THE world’s biggest resources company is Australia’s BHP Billiton. BHP is also, in a sense, Australia’s General Motors.
That’s the 21st-century Down Under equivalent of GM when it was the world’s biggest company; so that today, Down Under, what’s good for BHP is good for Australia. This means at its simplest that if BHP is doing well, so also will be the country more broadly.
BHP’s profit showed that the company was doing pretty well, if not quite so wonderfully as two years ago. That pretty much captured the broader economic state of play: a glass at least half-full. At a deeper level, the aphorism takes on a darker, more challenging message. That what BHP needs to do well is also precisely mirrored in what the nation overall needs to do well.
The darker emphasis comes in the clear message from BHP that it is not getting what it needs to do well; the logical inference is that the nation is therefore also not getting what it needs to do well.
There is one huge difference between BHP and the nation. If the company is not getting what it needs here, it can go somewhere else. It is doing exactly that. The one big greenfields project it has on its radar is potash. In Canada. BHP will also continue to spend $3 billion to $4bn a year on shale oil and gas. In the US.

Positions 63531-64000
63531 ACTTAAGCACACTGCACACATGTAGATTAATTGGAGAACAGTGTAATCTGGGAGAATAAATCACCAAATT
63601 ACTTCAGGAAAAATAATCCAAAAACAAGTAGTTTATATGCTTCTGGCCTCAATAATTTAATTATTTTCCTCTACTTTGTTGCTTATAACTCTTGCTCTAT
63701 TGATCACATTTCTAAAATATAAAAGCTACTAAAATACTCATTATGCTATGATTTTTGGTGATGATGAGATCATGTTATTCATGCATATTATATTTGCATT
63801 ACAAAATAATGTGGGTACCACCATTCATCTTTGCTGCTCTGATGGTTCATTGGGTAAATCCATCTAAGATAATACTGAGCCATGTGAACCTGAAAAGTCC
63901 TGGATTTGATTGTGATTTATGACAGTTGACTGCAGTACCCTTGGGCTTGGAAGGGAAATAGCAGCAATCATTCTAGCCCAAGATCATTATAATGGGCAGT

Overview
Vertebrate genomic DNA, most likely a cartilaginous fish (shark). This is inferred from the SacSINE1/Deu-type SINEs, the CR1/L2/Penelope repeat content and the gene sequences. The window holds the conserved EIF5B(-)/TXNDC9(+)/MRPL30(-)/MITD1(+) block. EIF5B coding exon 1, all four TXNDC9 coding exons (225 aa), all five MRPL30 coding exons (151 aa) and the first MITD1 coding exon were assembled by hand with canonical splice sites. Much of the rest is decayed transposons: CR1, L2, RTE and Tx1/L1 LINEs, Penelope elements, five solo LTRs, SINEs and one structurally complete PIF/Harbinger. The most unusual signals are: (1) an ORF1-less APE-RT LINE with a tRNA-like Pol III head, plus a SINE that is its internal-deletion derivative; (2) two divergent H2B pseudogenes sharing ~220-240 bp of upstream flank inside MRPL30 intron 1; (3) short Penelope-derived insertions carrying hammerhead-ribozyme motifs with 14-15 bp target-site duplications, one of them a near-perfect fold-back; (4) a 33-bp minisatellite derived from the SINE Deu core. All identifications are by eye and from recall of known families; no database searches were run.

In Australia? Once the current investments are completed? Essentially nothing. In contrast, the nation can’t “go somewhere else”. It is entirely in our gift to give “us” what we need to perform well. If we don’t, we won’t. It is as simple and as bleakly unforgiving as that.
Woodside Petroleum’s decision to abandon an onshore LNG (liquefied natural gas) processing plant at James Price Point in northwest Australia, and opt instead for floating platforms at the offshore site of its Browse Basin gas, sits in a very instructive way at the intersection of all this.
That gas is “here”. So Woodside can’t “go” somewhere else with it. But it can and is going to go “somewhere else” to develop it; by building the platforms and spending most of its construction money somewhere else.
The reason is brutally simple. The combination of red, green and black tape — and a generally onerous labour and construction cost burden — that we have imposed on resources projects prices an onshore plant out of business.
What was not well understood in the Woodside decision is that the “either-or” was not a floating project or James Price Point but a floating project or no project at all.
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